|1.||Fujifilm XP120||..||o||..||..||3.5/5||4/5||Jan 2017||229||ebay.com|
|2.||Sony A7S||4/5||..||..||86/100||4.5/5||5/5||Apr 2014||2,499||ebay.com|
|3.||Fujifilm XP140||..||+||..||..||3.5/5||4/5||Feb 2019||229||amazon.com|
|4.||Fujifilm X-H1||..||+||5/5||86/100||4.5/5||4.5/5||Feb 2018||1,899||ebay.com|
|5.||Fujifilm XP130||..||o||..||..||3.5/5||4/5||Jan 2018||229||ebay.com|
|6.||Nikon W300||..||+||..||..||4/5||4/5||May 2017||389||amazon.com|
|7.||Nikon D750||5/5||+ +||4/5||90/100||4.5/5||4.5/5||Sep 2014||2,299||ebay.com|
|8.||Olympus TG-5||..||+ +||..||..||4/5||4/5||May 2017||449||ebay.com|
|9.||Olympus TG-4||..||+||..||79/100||4/5||4/5||Apr 2015||379||ebay.com|
|10.||Ricoh WG-60||..||..||..||..||..||..||Oct 2018||279||ebay.com|
|11.||Sony HX99||..||..||..||..||4/5||4.5/5||Aug 2018||449||amazon.com|
|12.||Sony HX95||..||..||..||..||..||..||Aug 2018||429||amazon.com|
|13.||Sony WX800||..||..||..||..||..||..||Oct 2018||399||ebay.com|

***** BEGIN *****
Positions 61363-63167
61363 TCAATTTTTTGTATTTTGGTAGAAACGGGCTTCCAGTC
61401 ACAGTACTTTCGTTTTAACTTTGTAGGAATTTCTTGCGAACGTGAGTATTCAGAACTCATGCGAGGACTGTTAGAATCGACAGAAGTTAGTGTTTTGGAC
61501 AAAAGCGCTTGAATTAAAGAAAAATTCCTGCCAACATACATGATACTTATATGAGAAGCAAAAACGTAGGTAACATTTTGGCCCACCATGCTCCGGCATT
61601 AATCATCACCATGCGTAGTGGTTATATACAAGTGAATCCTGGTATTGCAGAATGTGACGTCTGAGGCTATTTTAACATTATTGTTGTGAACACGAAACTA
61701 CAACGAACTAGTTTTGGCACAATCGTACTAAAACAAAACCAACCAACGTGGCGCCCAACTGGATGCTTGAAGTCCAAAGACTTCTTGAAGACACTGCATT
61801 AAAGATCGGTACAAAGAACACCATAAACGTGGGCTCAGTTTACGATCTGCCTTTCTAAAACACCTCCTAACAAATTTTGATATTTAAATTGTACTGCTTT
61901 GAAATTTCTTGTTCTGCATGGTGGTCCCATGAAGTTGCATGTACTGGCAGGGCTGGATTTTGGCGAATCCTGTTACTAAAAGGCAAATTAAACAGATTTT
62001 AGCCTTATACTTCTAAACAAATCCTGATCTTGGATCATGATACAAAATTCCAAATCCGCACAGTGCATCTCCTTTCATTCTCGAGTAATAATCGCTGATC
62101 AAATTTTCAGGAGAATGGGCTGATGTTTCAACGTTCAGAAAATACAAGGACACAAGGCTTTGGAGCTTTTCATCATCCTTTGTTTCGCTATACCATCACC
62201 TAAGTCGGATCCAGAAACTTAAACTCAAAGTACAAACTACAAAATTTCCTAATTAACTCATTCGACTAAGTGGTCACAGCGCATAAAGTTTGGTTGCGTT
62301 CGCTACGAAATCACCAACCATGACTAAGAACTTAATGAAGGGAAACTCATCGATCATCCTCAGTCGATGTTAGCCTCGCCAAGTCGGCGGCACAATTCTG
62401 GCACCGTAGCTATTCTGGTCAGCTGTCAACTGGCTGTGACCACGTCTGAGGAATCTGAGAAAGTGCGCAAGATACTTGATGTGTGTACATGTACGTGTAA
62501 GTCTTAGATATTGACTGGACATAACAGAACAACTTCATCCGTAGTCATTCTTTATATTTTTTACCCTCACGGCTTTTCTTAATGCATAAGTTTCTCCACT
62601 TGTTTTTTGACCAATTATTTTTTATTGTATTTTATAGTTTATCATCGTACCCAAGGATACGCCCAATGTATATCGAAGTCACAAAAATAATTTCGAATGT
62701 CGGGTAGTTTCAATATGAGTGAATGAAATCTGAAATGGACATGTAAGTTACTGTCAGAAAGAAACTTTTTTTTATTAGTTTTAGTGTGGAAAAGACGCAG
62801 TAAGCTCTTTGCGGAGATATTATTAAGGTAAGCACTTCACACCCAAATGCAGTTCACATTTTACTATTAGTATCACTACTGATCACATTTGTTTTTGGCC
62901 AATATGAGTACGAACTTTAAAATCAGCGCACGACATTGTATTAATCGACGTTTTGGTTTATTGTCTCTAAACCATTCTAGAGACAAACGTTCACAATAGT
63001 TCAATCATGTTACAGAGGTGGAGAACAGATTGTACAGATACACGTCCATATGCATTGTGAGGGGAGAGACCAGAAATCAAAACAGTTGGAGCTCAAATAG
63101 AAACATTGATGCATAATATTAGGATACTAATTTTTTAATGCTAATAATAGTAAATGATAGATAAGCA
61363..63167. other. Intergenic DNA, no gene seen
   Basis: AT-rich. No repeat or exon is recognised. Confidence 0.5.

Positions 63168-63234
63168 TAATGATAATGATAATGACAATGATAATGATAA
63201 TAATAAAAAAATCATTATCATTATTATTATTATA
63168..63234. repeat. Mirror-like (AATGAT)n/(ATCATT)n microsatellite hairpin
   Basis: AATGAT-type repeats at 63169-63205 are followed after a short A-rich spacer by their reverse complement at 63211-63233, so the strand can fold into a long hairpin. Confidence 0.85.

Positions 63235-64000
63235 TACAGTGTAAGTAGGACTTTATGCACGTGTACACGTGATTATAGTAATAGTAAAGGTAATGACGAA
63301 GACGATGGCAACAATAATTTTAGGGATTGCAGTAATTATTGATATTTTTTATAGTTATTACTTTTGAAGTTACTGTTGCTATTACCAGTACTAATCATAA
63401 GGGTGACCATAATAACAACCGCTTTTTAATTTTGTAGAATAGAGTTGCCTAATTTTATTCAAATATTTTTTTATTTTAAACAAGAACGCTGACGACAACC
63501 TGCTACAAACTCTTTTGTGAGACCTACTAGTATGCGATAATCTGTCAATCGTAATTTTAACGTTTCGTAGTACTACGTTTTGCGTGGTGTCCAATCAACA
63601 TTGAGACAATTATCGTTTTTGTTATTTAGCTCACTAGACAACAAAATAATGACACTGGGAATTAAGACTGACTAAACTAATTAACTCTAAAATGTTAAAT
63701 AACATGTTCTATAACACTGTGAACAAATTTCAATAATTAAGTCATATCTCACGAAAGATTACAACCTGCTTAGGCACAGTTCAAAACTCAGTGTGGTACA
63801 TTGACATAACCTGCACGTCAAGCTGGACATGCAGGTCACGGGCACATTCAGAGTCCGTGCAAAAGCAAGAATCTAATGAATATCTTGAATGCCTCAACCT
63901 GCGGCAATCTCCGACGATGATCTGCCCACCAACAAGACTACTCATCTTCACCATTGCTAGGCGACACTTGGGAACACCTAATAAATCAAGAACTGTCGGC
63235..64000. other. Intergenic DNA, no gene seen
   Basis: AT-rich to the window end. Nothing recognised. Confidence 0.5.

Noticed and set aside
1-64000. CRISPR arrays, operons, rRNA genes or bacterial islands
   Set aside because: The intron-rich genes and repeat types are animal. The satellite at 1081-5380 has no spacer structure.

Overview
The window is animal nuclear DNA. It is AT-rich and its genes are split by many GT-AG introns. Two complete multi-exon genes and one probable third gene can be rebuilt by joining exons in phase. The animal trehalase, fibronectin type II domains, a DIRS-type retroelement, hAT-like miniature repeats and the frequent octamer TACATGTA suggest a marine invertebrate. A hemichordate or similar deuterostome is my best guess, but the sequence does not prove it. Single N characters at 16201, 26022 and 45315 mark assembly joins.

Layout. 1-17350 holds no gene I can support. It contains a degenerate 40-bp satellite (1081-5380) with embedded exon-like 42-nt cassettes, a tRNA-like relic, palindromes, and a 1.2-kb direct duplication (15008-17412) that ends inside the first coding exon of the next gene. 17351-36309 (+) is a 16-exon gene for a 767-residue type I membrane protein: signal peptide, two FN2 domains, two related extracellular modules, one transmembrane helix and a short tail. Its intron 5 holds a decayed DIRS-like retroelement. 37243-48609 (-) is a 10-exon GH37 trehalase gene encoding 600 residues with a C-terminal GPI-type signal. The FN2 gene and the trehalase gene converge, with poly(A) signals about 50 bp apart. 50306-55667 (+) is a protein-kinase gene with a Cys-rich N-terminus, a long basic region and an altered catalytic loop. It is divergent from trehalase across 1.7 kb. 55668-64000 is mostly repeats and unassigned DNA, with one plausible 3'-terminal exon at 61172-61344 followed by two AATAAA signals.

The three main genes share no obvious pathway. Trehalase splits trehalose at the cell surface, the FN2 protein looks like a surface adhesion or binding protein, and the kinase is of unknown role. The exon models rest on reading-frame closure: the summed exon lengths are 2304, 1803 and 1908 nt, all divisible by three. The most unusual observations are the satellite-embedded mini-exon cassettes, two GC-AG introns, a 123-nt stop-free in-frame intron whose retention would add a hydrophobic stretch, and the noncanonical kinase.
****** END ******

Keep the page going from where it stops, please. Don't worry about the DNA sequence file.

|14.||Sony A7S II||5/5||+||..||..||4.5/5||5/5||Sep 2015||2,999||ebay.com|
|15.||Sony A7||5/5||+ +||..||80/100||5/5||5/5||Oct 2013||1,699||ebay.com|
|16.||Sony A7R||5/5||+ +||..||82/100||4.5/5||5/5||Oct 2013||2,299||ebay.com|
|17.||Sony RX1R||5/5||..||..||..||4/5||4.5/5||Jun 2013||2,799||ebay.com|
|Notes: (+ +) highly recommended; (+) recommended; (o) reviewed; (..) not available.|
The above review scores should be interpreted with care, though. The ratings are only valid when referring to cameras in the same category and of the same age. A score, therefore, has to be seen in close connection to the price and market introduction time of the camera, and comparisons of ratings among very different cameras or across long time periods have little meaning. It should also be noted that some of the review sites have over time altered the way they render their verdicts.